Nucleosynthesis, reionization, and the mass function of the first stars

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Astrophysical Journal, ISSN: 1538-4357, Vol: 612, Issue: 2 I, Page: 602-614

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Jason Tumlinson, Aparna Venkatesan, J. Michael Shull
IOP Publishing
Earth and Planetary Sciences, Physics and Astronomy
article description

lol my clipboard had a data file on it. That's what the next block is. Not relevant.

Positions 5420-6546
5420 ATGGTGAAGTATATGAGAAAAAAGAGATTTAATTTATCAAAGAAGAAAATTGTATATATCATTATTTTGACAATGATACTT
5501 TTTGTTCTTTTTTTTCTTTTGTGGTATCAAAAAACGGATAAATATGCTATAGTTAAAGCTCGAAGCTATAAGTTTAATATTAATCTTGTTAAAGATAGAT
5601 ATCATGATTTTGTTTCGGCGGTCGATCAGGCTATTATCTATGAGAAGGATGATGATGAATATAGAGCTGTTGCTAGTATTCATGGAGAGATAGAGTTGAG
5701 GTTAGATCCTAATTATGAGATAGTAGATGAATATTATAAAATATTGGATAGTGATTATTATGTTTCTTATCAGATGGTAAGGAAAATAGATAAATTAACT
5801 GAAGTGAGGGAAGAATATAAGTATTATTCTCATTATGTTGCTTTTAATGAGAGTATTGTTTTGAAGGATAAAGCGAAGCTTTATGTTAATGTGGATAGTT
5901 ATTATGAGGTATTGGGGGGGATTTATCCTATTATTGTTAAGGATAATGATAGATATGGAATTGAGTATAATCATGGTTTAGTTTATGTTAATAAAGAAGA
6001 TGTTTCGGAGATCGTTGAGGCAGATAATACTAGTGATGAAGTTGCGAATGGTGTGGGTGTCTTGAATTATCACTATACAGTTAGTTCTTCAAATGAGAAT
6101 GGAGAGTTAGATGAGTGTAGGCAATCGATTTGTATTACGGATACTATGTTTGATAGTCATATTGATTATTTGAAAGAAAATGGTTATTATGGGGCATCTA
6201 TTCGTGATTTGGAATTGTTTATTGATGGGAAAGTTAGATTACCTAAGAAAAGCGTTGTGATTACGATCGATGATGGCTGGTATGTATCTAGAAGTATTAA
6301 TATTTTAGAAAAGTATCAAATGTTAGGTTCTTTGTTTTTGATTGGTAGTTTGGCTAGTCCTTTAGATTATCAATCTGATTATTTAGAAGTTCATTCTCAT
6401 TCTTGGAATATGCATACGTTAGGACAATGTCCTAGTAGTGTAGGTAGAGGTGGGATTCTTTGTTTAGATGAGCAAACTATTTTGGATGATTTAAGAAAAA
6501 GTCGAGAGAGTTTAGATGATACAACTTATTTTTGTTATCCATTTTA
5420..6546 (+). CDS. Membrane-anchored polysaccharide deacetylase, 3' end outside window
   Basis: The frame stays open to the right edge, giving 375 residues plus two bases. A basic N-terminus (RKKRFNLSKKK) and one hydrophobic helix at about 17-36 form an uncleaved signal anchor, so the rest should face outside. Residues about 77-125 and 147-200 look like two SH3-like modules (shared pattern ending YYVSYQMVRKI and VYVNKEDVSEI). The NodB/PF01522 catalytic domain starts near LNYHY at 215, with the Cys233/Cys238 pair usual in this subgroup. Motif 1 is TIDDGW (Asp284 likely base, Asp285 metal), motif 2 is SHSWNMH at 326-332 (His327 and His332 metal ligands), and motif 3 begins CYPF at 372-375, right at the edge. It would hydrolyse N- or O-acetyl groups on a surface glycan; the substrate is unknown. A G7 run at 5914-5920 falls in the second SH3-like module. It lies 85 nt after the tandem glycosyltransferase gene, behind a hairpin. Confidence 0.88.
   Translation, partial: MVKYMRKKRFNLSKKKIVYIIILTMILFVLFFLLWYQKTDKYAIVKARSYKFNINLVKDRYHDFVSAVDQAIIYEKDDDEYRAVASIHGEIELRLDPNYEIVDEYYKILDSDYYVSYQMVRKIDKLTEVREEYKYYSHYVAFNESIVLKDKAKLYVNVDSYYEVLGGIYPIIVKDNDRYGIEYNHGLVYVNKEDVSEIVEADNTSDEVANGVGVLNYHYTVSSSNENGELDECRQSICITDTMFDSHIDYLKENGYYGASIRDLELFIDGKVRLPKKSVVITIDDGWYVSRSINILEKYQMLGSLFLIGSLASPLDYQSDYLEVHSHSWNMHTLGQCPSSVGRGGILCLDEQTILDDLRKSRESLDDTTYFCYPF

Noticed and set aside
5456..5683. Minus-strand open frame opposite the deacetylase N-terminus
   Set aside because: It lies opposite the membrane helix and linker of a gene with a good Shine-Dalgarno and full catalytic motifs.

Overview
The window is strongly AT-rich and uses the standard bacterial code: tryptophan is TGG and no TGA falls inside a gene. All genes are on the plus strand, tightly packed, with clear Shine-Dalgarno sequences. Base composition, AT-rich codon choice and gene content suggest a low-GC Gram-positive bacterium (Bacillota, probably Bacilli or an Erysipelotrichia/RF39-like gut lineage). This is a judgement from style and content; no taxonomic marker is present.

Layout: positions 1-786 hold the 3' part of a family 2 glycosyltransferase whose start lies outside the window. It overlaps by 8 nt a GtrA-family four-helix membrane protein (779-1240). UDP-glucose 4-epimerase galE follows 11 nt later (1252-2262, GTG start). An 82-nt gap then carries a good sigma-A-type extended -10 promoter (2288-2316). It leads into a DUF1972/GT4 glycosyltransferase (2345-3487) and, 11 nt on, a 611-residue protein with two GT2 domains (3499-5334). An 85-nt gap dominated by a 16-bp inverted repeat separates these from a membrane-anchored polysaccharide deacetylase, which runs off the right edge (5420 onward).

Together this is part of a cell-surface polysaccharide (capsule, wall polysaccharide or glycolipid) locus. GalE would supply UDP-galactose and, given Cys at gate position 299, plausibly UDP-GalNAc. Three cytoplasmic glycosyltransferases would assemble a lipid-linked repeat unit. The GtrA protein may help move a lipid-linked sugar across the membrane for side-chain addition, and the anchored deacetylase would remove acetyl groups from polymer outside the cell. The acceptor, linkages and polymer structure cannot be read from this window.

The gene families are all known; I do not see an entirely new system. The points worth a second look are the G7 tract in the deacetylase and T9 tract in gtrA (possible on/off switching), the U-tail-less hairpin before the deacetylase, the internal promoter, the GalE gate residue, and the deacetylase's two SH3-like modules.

We critique the hypothesis that the first stars were very massive stars (VMSs; M > 140 M⊙). We review the two major lines of evidence for the existence of VMSs: (1) that the relative metal abundances of extremely metal-poor Galactic halo stars show evidence of VMS enrichment and (2) that the high electron-scattering optical depth (τ) to the cosmic microwave background found by the Wilkinson Microwave Anisotropy Probe (WMAP) requires VMSs for reionization in a concordance ACDM cosmology. The yield patterns of VMSs exploding as pair-instability supernovae are incompatible with the Fe-peak and r-process abundances in halo stars. Models including Type II Supernovae and/or "hypernovae" from zero-metallicity progenitors with M = 8-40 M⊙ can better explain the observed trends. We use the nucleosynthesis results and stellar evolution models to construct an initial mass function (IMF) for reionization. With a simple metal transport model, we estimate that halo enrichment curtails metal-free star formation after ∼10 yr at z ∼ 20. Because the lifetime-integrated ionizing photon efficiency of metal-free stars peaks at ∼120 M⊙ and declines at higher mass, an IMF with an approximate lower bound at M ∼ 10-20 M⊙ and no VMS can maximize the ionizing photon budget and still be consistent with the nucleosynthetic evidence. An IMF devoid of low-mass stars is justified independently by models of the formation of primordial stars. Using a semianalytic model for H I and He II reionization, we find that such an IMF can reproduce τ ≃ 0.10-0.14, consistent with the range from WMAP, without extreme astrophysical assumptions, provided that metal-free star formation persists 10-10 yr after star formation begins. Because stars in the mass range 50-140 M⊙ are the most efficient sources of ionizing photons but are expected to collapse to black holes without releasing metals, this IMF effectively decouples early metal enrichment and early ionization. Such an IMF may allow the unique properties of the zero-metallicity IMF to persist longer than they would in the pure VMS case and to contribute significantly to the global ionizing photon budget before halo self-enrichment and/or interhalo metal transport truncates metal-free star formation. We conclude, on the basis of these results, that VMSs are not necessary to meet the existing constraints commonly taken to motivate them.

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